HARD TO FACE a problem, indeed, when the problem is a politician's face in a prohibited campaign poster. In Cebu, the Commission on Elections (Comelec) might as well be seeing ghosts while rolling its eyeballs at the election litter all over.
Hair-raising, thus groans my recent column in the opinion page of Sun.Star Cebu (17 April 2007 issue) :
Zooming in on zombies
Horror wears a happy face. Worse, it’s sticking its tongue out at the Commission on Elections, leaving it dazed in the dark and in dire need of a sixth sense.
“There’s evidence all over, but no suspects in sight.” Thus declares the headline in one of this paper’s reports last Sunday.
About the abomination of campaign posters placed illegally, the report would have been more terrific (if not terrifying) to the tune of spine-crunching sound effects worthy of a whodunit.
Who’s giving Comelec a black eye? Who’s winking at the voters now besieged with photogenic attempts at peek-a-boo?
How to determine who really placed the posters is Comelec’s nightmare. “It’s difficult because a rival camp can paste the other’s posters illegally,” explains a Comelec officer.
Would there be a ghost of a chance for Comelec to exorcise the omnipresence of prohibited posters stuck on trees, along the streets and main thoroughfares, on bridges, public structures or buildings, electric posts or wires, schools, and shrines?
Are graveyards not included? There might be campaign posters stuck somewhere there, too. Not on someone else’s tombstone, hopefully.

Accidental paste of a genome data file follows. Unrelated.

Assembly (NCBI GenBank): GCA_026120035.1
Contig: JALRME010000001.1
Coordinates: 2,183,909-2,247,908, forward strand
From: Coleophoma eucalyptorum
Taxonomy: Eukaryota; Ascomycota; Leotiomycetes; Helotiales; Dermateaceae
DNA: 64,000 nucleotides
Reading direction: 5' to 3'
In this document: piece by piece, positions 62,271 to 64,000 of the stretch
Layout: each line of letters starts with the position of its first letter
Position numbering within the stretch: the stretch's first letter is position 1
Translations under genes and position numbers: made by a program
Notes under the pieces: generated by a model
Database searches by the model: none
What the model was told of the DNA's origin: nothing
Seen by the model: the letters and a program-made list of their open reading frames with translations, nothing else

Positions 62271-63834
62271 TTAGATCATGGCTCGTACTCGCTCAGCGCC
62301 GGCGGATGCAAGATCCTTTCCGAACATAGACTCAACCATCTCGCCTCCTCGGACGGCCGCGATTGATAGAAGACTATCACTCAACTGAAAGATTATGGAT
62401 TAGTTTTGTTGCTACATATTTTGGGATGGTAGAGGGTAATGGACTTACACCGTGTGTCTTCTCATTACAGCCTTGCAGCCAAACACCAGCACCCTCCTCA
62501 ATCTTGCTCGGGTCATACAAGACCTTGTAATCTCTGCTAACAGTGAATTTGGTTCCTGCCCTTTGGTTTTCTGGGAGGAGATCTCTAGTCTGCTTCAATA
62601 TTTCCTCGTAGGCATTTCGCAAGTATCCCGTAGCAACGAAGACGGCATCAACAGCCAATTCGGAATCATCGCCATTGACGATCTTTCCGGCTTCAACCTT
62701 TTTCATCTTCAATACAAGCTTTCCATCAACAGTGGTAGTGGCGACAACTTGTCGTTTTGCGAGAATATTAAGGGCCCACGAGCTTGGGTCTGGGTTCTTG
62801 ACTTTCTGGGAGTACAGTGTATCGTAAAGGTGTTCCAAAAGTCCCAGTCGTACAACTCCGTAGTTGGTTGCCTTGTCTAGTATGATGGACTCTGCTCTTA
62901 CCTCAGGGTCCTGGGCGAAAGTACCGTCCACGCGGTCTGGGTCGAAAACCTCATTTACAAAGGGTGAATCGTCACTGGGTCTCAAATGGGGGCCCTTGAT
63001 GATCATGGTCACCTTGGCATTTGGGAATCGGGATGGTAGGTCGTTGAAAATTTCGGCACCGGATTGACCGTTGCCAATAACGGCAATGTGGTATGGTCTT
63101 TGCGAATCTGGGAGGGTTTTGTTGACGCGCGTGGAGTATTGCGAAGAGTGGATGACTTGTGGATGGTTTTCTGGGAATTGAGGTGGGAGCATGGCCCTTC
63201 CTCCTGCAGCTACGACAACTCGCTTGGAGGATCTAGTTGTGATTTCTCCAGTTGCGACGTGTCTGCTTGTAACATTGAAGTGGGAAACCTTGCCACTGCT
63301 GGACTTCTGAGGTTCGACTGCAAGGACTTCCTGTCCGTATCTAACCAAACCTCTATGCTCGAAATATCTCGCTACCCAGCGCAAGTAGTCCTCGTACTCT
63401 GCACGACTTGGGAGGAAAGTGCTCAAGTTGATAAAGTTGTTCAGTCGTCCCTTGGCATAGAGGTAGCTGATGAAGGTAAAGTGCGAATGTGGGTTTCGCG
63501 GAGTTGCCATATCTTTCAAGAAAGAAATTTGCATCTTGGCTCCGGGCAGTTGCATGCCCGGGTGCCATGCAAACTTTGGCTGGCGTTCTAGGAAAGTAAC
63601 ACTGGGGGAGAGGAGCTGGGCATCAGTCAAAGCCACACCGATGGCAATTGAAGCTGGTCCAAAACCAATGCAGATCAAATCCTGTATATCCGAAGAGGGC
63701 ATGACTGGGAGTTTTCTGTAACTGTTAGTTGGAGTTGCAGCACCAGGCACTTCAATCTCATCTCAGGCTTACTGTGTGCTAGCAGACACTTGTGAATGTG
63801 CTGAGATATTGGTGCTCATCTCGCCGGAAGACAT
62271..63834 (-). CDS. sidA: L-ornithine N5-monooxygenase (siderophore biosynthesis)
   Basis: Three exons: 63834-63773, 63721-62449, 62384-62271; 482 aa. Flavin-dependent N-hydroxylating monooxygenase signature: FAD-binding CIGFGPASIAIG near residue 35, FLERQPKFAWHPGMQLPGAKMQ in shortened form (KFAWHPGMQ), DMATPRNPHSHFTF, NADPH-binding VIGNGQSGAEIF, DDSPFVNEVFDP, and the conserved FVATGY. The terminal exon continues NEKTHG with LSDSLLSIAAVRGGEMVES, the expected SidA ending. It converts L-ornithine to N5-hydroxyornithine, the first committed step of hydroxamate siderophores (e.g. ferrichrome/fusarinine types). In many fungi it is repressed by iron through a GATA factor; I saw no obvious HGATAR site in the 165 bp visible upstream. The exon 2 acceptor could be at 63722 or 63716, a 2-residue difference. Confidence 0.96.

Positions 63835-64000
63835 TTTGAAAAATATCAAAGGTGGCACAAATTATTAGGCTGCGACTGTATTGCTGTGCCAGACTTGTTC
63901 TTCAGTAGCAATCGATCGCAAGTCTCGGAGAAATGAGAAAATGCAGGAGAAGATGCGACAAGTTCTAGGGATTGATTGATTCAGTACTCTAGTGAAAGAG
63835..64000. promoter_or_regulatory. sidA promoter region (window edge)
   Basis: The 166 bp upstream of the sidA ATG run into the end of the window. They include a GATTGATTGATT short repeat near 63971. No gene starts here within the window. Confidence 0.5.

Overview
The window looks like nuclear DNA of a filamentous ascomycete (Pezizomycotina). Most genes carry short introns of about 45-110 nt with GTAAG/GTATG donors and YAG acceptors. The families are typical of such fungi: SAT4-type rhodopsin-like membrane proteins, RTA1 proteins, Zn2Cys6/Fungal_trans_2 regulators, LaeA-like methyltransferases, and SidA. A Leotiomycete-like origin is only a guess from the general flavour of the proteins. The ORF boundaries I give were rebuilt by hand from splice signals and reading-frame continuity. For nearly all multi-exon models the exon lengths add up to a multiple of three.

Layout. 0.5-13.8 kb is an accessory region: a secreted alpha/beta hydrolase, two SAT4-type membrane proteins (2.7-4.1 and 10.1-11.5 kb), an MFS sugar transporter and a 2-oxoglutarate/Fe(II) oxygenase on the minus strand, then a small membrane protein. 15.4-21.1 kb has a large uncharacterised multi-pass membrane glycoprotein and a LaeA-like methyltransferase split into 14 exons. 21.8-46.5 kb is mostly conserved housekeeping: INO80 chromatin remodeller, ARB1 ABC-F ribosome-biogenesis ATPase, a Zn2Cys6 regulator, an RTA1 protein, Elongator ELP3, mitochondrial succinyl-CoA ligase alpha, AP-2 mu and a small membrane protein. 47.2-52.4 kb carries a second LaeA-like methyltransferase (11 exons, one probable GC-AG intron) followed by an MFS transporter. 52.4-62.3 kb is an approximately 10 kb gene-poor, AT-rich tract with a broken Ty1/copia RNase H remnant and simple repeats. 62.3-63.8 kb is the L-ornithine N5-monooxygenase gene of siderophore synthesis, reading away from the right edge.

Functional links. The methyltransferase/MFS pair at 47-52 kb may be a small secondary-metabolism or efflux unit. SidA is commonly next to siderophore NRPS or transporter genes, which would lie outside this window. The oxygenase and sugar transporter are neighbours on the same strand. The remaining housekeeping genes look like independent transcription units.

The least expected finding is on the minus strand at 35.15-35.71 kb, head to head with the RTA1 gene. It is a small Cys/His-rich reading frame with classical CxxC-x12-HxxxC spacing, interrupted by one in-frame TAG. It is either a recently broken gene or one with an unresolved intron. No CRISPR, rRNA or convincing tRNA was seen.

Meanwhile, some candidates smile.
It’s a wonderful world, indeed, where the Comelec is facing a blank wall while searching for witnesses who’d dare look the devil in the eye.
Unless somebody complains and comes out in open “against those who place posters outside designated areas,” Comelec might as well be blind, deaf, and mute. No way it can prosecute, unless it gets lucky and catches someone flouting its regulations red-handed.
Mean and whiling away the leeway of the law, some candidates can only flaunt a prelude to their proclivity for sidestepping the line between right and wrong soon after they’re voted into power.
Dead malice, anyone?
In the face of these delinquent candidates with their helter-skelter hunger to be the apple of the electorate’s eyes, any voter worth his jaundice is pretty justified to see skulls and crossed bones instead.
Or, better yet, be imaginative enough to behold the errant posters as if Oscar Wilde were back from the graves with updated variations on The Picture of Dorian Gray. (In that novel, darkness was made visible in the image of the protagonist whose corruption left its hideous marks in his portrait.)
As much as we yearn to see politicians in a new light, sorry, there’s just no blinking away the enduring ubiquity of blight.
Bless, therefore, some vandals that voters ought to shake hands with. There’s beauty and grace in graffiti, yes, when these designers of disfigure would render an animated mural of clowns and circus freaks out of the faces from those posters. The more offensive, the better. Enough, yes, for Dracula’s laughter.